How does Aristotle conceive of memory? Why does Aristotle’s theory of memory have such broad implications for his philosophy of mind, and for the philosophy of mind as a whole? This article begins with a discussion of the defining features of Aristotle’s theory of memory — in particular, the relationship between Aristotle’s theory of memory and the mental image. The way in which Aristotle distinguishes memory from recollection is then discussed, and the article then concludes with an evaluation of the implications of this distinction in terms of how successful Aristotle’s attempt to naturalize elements of the mind — that is, to explain them in terms of corresponding parts of the body and their processes — turns out to be.
Aristotle on Memory and Recollection
Aristotle begins his discussion of memory in On Memory and Reminiscence by attempting to distinguish memory from other, apparently similar or related faculties.
First, Aristotle holds that remembering must be strictly distinguished from the original processes by which a certain sensation that we are recalling was first felt. In other words, memory is not a total recreation of the conditions of experience, and must therefore be seen as a process with its own causal context to be explored.
Aristotle also claims that memory, in contrast to sensation, involves an awareness of time. It is an intrinsic quality of memory that it is past, that the temporal conditions, as well as the spatial content of the experience of memory, are fixed parts of it. Yet, of course, memory is clearly bound up in our faculties of perception, and an attempt to clearly distinguish memory from experience necessarily raises a host of further questions concerning these relationships.
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Some of what Aristotle has to say about memory appears to abnegate responsibility for characterizing these relationships: “Memory, then, is neither sensation nor conception, but a state of having one of these or an affection resulting from one of these, when some time elapses.” Is memory a kind of simulated experience, a kind of experience without a cause? This can’t be true, because Aristotle makes it clear that memory — like perception — has an organ the alteration of which is responsible for it.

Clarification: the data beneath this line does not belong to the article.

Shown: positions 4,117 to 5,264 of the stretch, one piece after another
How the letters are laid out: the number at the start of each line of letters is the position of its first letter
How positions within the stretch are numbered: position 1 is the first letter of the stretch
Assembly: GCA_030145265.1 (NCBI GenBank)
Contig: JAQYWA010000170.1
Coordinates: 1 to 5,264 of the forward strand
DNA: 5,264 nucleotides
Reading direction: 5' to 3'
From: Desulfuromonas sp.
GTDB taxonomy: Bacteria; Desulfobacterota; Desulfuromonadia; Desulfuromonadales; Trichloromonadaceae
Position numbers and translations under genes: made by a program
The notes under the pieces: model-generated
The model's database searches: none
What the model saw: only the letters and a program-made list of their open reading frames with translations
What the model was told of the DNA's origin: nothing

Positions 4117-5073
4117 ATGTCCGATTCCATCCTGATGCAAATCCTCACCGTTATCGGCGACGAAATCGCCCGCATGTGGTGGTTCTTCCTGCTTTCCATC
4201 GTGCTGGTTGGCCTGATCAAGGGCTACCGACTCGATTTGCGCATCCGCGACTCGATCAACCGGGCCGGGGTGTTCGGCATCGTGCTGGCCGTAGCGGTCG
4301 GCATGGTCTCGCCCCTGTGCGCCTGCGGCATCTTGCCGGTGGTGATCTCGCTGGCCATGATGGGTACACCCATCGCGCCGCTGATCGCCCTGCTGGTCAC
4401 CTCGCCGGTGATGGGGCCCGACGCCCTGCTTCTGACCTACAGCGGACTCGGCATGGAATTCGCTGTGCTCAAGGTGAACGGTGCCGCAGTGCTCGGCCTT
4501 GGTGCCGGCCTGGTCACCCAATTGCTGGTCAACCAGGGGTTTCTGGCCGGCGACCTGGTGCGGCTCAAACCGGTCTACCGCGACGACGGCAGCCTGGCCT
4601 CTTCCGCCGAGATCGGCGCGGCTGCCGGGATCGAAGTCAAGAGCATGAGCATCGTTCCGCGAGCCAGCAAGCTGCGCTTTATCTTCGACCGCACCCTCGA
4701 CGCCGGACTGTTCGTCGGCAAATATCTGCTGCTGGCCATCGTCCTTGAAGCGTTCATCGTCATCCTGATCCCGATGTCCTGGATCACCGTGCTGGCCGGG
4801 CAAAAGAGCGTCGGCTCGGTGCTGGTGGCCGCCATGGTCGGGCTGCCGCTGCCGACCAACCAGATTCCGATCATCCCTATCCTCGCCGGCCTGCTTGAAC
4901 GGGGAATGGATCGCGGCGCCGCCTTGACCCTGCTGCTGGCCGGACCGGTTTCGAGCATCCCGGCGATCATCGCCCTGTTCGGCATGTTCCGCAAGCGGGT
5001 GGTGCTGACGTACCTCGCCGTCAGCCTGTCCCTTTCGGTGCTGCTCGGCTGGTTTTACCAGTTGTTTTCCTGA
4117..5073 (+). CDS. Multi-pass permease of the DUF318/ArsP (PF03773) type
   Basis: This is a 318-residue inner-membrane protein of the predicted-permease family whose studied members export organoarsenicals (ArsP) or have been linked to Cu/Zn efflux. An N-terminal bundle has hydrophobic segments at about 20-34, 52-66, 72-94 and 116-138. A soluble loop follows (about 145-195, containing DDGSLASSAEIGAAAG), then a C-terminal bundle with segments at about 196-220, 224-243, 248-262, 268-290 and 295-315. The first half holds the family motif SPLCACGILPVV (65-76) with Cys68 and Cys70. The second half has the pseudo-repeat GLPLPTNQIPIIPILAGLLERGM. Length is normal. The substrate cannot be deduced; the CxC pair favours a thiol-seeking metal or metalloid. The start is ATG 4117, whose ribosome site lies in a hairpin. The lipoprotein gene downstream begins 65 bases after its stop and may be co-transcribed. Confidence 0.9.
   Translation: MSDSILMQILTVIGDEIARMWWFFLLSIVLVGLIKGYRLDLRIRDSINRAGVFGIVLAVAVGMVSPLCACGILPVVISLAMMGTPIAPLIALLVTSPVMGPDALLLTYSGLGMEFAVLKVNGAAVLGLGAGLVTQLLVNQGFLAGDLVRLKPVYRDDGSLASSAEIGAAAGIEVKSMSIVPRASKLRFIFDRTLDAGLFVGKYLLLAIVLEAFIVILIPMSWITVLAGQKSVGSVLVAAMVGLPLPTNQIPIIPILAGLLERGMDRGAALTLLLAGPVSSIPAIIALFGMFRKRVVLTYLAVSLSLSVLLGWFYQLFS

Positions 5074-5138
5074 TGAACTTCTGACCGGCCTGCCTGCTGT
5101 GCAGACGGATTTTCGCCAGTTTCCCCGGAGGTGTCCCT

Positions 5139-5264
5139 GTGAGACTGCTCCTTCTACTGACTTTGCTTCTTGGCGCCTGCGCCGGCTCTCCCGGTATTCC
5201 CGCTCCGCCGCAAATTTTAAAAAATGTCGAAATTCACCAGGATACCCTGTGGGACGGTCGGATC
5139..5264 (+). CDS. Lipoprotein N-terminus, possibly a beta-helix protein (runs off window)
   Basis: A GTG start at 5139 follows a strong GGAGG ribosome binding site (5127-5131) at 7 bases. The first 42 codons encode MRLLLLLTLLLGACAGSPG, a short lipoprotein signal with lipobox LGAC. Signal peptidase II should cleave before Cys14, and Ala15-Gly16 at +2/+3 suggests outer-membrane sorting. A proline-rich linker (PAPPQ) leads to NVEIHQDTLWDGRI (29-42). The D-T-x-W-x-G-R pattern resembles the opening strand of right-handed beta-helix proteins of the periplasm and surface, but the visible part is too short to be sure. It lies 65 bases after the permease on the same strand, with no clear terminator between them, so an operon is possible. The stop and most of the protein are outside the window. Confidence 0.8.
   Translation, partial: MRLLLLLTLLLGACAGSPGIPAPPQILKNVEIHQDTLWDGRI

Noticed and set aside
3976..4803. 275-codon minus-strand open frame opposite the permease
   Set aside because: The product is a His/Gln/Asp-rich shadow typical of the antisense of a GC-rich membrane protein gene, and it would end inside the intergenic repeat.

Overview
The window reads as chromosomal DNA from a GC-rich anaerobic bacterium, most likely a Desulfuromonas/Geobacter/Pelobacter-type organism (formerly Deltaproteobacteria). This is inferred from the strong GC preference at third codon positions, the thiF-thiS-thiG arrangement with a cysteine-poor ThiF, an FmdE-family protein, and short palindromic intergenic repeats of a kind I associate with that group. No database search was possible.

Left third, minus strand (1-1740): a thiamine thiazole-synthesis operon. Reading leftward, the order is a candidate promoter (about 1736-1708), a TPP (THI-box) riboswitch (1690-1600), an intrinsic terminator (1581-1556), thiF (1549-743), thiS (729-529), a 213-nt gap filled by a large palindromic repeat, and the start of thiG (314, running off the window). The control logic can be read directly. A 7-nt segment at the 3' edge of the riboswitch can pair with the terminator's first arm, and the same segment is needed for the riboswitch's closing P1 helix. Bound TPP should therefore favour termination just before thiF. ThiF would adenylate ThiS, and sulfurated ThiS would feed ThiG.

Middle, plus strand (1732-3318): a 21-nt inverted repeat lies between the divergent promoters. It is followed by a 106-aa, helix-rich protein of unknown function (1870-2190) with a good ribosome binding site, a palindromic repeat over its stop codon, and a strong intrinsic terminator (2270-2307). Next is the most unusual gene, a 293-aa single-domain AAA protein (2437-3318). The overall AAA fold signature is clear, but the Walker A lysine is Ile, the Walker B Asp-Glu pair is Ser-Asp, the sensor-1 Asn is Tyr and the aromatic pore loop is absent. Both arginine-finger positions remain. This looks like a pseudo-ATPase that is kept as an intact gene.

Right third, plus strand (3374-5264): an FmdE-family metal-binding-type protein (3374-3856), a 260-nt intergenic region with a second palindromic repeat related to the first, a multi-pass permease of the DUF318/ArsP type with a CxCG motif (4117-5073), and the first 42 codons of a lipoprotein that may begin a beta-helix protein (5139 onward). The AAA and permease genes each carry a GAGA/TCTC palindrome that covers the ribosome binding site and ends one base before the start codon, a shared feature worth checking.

Perception and Memory
So what is the relationship between our perception of certain sensations or our having certain conceptions, and our memories thereof? The concept Aristotle turns to is that of the imagination, though the relationship between the imagination and memory is disputed.
It seems that Aristotle turns to speak about how the imagination relates to the various other senses on the basis that the imagination and memory are, in whatever way, closely related. On Memory proceeds from the assumption that thought requires images, that images are necessary conditions of thought itself, and that the imagination is the faculty by which images produced by our previous perceptions of sensation are preserved, stored, and ready for deployment in thought.
Aristotle here seems ambiguous between two possible understandings of the way in which imagination, thought, and perception relate. On the one hand, he might be saying that the imagination is that which facilitates the rearrangement of previous perceptions (those original perceptions of sensation) into the new thing that constitutes thought. On the other, he might be saying that the imagination reiterates images exactly as we first perceived them.
In this latter interpretation, we are presumably to think of the imagination as almost entirely conflated with memory. In this case, the only difference between imagination and memory is the sense of temporal location, which is intrinsic to memory but not to the imagination.
The Physical Element
Aristotle himself summarizes the relationship between memory and imagination as follows:
“and (1) those things that are essentially memorable are also those of which there is imagination, (2) while those that are accidentally memorable are those that do not occur without imagination.”
This is an even more tantalizing picture of the relationship — what is it for something to occur without imagination? Can something rely on the imagination without itself being of it?
If the essential concept of the imagination and of memory is the image, we should then ask what the image really is for Aristotle. To what extent can a mental image be given a physical explanation, as Aristotle is inclined to give of perception itself?